Our results strongly implicate a distinctive pattern of changes in prefrontal cortical activity that underlies the process of spontaneous musical composition. Our data indicate that spontaneous improvisation, independent of the degree of musical complexity, is characterized by widespread deactivation of lateral portions of the prefrontal cortex together with focal activation of medial prefrontal cortex. This unique pattern may offer insights into cognitive dissociations that may be intrinsic to the creative process: the innovative, internally motivated production of novel material (at once rule based and highly structured) that can apparently occur outside of conscious awareness and beyond volitional control.
In jazz music, improvisation is considered to be a highly individual expression of an artist’s own musical viewpoint . . . In short, musical creativity vis-à-vis improvisation may be a result of the combination of intentional, internally generated self-expression (MPFC-mediated) with the suspension of self-monitoring and related processes (LOFC- and DLPFC-mediated) that typically regulate conscious control of goal-directed, predictable, or planned actions.
In an intriguing neuroimaging study of musical improvisation in classically trained pianists, Bengtsson et al.  found activations in the right dorsolateral prefrontal cortex, as well as premotor and auditory areas during improvisation. Our study differs from this one in several important ways. First, the study by Bengtsson et al. utilized contrasts that were designed to remove deactivations. In comparison, we had the explicit goal of identifying relevant deactivations that might support the notion of a hypofrontal state associated with creative activity. Hence, the masking strategies employed by our studies were fundamentally different, and would be expected to lead to divergent results. Second, our subjects were jazz pianists (rather than classical pianists). This difference is relevant in that jazz, much more so than classical music, is intrinsically characterized by improvisation. As a result, we believe that our findings reflect neural mechanisms behind improvisation in a perhaps more natural context, and certainly in musicians who have finely developed improvisational skills. Lastly, Bengtsson and coworkers utilized conditions in which musical improvisations were generated and then subsequently reproduced by memory. These conditions address an interesting facet of improvisation—the interaction between spontaneous musical performance and memory. We sought to eliminate the secondary impact of episodic memory encoding on improvisation by using either an over-learned or completely improvised condition (without a reproduction task in either condition).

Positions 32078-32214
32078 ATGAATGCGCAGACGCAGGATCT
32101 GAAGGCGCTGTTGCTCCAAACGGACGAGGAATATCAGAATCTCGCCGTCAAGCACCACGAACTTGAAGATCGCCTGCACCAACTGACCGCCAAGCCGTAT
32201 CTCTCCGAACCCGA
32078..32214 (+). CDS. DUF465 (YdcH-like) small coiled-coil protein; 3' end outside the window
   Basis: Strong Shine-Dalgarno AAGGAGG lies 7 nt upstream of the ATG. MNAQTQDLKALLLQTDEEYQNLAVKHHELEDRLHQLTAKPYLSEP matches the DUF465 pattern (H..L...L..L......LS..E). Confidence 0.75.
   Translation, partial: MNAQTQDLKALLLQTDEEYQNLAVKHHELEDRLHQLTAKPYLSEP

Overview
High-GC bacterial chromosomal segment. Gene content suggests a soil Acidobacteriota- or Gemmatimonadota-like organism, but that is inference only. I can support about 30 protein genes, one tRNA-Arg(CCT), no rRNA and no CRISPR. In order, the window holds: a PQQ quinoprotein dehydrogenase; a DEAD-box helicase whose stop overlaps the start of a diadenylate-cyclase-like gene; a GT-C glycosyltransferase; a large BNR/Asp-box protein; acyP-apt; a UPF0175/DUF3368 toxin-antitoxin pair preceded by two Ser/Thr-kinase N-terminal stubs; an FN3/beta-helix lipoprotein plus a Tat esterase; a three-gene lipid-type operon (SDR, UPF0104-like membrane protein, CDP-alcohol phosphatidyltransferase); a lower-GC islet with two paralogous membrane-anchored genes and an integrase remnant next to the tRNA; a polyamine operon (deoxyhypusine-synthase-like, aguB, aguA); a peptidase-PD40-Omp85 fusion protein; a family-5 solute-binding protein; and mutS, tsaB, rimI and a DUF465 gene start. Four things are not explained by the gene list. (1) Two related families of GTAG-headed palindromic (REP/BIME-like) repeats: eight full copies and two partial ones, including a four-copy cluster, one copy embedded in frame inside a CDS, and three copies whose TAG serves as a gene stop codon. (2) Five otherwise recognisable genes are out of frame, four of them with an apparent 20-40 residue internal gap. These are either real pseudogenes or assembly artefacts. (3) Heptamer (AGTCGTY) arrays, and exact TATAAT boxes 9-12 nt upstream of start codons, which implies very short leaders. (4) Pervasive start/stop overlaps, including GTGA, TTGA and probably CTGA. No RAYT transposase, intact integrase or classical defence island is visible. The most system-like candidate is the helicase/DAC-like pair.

Because our experiments were performed in highly trained musicians, it remains to be clarified whether or not our findings have characterized a higher qualitative level of musical output (as opposed to that which might be produced by less skilled performers). However, the similar findings seen for both Scale and Jazz paradigms, despite the musical simplicity of the former, strongly suggest that our findings are attributable to neural mechanisms that underlie spontaneity more broadly rather than those specific to high-level musicality alone. Taken together, the consistency of findings reported here suggests that the dissociation of activity in medial and lateral prefrontal cortices is attributable to the experimentally constant feature of improvisation and may be a defining characteristic of spontaneous musical creativity.